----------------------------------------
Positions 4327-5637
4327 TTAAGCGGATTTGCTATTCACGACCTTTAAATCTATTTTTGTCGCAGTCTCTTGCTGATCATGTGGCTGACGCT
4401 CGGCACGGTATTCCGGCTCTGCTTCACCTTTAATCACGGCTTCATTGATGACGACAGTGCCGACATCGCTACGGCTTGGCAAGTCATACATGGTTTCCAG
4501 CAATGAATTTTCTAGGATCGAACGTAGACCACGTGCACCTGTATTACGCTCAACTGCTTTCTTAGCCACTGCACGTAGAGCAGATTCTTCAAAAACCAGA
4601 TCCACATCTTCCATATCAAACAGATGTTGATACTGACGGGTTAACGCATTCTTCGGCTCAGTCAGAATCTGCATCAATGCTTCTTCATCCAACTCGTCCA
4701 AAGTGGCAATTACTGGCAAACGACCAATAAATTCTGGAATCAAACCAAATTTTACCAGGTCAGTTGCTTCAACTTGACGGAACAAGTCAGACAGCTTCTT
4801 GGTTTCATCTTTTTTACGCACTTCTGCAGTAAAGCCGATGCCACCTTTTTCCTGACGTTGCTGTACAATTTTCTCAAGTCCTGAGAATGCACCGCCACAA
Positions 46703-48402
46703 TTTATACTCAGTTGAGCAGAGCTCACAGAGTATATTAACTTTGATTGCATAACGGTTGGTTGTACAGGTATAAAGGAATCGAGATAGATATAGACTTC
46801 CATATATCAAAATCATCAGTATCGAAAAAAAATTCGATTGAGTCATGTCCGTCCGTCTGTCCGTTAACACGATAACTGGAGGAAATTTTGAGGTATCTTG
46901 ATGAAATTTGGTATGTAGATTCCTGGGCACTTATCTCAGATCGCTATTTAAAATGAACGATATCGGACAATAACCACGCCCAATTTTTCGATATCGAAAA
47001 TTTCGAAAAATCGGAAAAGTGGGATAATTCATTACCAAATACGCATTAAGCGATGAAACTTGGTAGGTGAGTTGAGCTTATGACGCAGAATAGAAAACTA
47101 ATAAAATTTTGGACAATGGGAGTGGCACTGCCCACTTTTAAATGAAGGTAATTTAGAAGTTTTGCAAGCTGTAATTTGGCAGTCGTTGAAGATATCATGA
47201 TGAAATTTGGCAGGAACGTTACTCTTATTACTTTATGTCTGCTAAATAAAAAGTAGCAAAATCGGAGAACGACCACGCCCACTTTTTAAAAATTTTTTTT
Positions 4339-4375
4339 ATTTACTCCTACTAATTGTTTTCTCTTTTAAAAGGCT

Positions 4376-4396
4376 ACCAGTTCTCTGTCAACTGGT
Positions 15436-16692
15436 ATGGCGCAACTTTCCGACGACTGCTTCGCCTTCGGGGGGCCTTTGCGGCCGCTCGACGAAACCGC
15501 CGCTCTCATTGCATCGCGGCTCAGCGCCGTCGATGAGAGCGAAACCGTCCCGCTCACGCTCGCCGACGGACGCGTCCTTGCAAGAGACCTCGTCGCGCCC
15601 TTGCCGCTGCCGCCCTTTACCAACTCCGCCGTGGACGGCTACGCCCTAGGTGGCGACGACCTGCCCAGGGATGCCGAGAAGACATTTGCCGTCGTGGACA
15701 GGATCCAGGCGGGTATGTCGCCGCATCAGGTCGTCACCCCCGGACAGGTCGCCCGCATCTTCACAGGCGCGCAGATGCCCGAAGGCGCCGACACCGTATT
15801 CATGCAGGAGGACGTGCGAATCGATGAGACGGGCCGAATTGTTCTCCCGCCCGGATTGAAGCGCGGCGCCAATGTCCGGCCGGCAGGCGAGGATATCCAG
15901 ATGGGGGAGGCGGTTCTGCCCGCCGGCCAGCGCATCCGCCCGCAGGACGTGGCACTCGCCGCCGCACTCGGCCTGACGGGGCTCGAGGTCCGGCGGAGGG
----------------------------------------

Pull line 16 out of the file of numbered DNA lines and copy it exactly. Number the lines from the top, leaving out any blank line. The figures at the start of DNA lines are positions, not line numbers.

4339 ATTTACTCCTACTAATTGTTTTCTCTTTTAAAAGGCT